We ignore at our peril what Niebuhr means by sinful humanity, even if we choose to describe this reality differently. Self-preoccupation that leads to moral blindness among individuals and groups is undeniable in human affairs. Less obvious is the fact that for Niebuhr the thrust of moral good is ever present among us. That’s why the labels “pessimist” and “optimist” don’t work for him. Though the names and ideologies that shape history change, Niebuhr is a perennialist.
“Taking the Long View of History” (chapter 2) directly opposes being mesmerized by obsessive 24/7 news cycles. Having a large picture of human grandeur and folly puts our aspirations and losses as individuals, families, and nations into fresh perspective. Stated differently: Niebuhr speaks to our era because he never restricted himself to his own era. We gain courage to act and to persevere when we see how his view of human complexity addresses the deepest problems of our own time and place.
In this chapter on sin, you cite Augustine and say he “was aware of the fickleness and fragility of the will, its easy ability to follow a disordered desire.” Disordered desire, arguably, is the engine — or a significant driver — of the consumer economy. Is there room for this sort of insight in our daily lives? How does Niebuhr help make room for it?
It’s natural for us to resist Niebuhr’s insight into our precarious condition. Yet his acerbic wit regarding our pretension and avoidance of self-knowledge is the perfect antidote to the blustering of ideology in our day, whether from the right or from the left. Like the longshoreman-author Eric Hoffer, he knew that “true belief” without any self-doubt leads to fanaticism, both in religion and in politics. Niebuhr’s analysis of human avarice perfectly captures the financial debacle and lust for consumer goods of the 21st century. He didn’t write about ecology. But his insistence upon learning to accept limits fits our need to care for the Earth more radically than at present. His sayings and wry allusions jar us into self-recognition: taking the first step towards hopeful realism is a powerful impulse towards approximations of justice in our diverse and fractious society.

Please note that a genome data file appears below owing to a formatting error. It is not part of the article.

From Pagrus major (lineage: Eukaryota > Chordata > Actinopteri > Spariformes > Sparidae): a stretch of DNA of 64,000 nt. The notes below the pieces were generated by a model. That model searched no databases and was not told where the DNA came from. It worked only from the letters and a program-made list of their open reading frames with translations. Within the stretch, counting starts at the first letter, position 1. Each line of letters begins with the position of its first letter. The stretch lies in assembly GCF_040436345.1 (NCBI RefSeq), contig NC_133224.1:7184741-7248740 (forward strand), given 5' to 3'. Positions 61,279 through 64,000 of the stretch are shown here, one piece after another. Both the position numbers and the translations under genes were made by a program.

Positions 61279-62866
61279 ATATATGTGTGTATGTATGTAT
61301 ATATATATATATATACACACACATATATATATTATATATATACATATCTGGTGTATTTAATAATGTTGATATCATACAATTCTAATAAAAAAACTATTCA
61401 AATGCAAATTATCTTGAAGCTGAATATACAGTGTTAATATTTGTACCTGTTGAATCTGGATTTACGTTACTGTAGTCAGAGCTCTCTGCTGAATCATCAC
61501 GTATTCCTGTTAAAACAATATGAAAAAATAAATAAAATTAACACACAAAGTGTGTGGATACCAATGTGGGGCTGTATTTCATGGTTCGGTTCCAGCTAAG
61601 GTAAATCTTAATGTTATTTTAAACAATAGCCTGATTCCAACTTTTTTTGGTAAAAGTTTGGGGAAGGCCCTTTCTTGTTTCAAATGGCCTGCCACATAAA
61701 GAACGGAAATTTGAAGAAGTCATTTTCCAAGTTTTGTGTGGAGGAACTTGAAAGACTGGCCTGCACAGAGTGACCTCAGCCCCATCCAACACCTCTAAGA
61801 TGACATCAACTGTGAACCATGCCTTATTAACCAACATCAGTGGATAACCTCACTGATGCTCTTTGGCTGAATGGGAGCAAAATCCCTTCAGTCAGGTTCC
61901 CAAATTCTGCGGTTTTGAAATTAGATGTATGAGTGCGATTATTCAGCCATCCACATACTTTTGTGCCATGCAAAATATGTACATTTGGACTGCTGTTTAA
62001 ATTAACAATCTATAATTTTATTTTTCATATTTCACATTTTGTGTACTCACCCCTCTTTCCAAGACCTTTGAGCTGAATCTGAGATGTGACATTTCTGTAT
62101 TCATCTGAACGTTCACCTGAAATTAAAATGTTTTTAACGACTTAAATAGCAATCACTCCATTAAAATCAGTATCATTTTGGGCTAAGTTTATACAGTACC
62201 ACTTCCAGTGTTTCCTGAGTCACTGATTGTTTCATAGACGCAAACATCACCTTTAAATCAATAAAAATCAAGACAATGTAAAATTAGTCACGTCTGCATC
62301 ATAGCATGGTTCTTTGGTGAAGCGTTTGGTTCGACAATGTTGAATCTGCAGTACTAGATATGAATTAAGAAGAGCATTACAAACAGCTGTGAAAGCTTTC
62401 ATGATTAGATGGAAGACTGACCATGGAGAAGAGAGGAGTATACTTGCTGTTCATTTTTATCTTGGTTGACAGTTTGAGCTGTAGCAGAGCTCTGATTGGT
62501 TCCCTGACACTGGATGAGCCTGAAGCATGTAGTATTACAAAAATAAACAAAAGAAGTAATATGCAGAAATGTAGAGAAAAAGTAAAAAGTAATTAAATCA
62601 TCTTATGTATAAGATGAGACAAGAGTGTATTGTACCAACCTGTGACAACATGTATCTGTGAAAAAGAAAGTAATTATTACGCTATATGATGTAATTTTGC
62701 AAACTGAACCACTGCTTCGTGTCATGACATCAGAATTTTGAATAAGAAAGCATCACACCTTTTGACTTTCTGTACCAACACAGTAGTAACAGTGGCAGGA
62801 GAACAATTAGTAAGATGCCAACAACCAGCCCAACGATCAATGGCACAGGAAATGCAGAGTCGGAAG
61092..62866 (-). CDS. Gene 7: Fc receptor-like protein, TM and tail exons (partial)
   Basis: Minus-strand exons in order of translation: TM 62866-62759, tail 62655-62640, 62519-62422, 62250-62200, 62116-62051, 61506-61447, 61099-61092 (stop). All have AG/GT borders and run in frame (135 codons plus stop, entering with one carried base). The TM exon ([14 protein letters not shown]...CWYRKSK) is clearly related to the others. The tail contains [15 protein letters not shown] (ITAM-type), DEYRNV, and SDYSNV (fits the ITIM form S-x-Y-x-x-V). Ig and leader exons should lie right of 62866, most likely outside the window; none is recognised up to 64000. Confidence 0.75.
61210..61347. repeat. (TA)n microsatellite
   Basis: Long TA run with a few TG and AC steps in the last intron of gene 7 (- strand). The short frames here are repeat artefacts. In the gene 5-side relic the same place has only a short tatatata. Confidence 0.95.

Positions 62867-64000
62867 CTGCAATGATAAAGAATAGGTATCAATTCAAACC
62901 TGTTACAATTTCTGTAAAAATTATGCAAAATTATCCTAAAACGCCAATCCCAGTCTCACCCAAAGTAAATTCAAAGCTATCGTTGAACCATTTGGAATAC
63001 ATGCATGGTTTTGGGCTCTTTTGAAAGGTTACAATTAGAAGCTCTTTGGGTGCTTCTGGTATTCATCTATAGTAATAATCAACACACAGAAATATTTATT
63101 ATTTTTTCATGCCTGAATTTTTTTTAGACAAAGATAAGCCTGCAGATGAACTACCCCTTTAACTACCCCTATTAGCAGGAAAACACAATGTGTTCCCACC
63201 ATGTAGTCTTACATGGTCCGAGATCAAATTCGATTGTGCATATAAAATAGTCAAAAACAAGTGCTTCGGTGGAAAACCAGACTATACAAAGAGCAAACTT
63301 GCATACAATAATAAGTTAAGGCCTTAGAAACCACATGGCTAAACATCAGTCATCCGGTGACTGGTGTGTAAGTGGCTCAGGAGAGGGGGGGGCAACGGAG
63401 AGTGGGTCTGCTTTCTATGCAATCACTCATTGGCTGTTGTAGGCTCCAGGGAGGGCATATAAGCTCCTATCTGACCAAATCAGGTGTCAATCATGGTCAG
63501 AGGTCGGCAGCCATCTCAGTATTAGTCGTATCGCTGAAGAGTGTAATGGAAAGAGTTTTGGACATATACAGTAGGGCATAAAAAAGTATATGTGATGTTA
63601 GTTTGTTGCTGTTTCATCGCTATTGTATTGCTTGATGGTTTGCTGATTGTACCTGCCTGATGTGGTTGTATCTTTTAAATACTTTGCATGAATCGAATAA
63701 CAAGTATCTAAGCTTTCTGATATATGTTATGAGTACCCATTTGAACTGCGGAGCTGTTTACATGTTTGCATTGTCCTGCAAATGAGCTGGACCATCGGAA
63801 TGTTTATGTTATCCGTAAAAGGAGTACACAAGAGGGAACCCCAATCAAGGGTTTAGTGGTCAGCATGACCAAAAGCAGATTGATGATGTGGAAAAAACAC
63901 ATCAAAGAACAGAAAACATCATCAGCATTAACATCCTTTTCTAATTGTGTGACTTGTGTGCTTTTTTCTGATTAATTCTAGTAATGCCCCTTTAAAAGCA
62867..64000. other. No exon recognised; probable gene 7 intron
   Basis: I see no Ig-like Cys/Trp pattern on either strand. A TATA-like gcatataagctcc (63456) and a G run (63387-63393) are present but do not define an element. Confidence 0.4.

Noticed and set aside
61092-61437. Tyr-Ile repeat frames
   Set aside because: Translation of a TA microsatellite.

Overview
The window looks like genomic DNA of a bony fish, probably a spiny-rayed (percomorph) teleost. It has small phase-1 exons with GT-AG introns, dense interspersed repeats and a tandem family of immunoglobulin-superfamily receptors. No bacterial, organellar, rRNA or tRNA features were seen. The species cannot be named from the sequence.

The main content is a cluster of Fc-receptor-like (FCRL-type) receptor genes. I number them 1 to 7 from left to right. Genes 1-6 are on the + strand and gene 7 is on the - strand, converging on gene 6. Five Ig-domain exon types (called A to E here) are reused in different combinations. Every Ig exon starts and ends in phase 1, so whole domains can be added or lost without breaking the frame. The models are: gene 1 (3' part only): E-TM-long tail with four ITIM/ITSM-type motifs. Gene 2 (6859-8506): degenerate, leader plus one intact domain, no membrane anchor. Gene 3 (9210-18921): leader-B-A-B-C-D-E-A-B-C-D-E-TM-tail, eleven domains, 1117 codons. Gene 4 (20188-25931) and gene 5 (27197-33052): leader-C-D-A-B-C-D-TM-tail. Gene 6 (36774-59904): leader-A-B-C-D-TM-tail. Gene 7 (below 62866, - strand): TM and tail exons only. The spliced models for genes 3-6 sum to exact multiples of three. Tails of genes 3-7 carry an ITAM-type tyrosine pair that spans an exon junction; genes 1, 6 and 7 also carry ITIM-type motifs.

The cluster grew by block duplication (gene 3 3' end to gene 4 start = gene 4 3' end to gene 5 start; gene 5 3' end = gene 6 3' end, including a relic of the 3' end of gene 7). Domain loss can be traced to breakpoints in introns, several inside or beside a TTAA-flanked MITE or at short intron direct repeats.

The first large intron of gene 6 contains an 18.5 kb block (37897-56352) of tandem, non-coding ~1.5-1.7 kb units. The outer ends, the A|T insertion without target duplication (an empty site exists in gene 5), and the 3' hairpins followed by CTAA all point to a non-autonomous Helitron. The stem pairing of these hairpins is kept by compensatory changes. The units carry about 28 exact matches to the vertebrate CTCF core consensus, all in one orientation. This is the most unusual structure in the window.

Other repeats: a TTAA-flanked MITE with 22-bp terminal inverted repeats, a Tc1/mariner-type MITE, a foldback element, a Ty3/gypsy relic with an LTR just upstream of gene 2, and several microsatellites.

One of the great services your book provides is to be a pocket-sized compendium of some of Niebuhr’s pithiest and most penetrating writing, as well as a lens into how he was viewed in his time by other thinkers and writers. I especially enjoyed the chapter “Connecting with Wit and Words” for the light it shed on his role not as a theologian and pundit and policy thinker so much as a man of letters who knew Auden and Trilling and Archibald McLeish. Auden is another 20th century figure whose once mammoth influence is not much celebrated these days, and you point out he became a thorough Niebuhrian. That put me in mind of the lines in Auden’s poem in memory of Freud: “to us he is no more a person/ now but a whole climate of opinion” True of Niebuhr?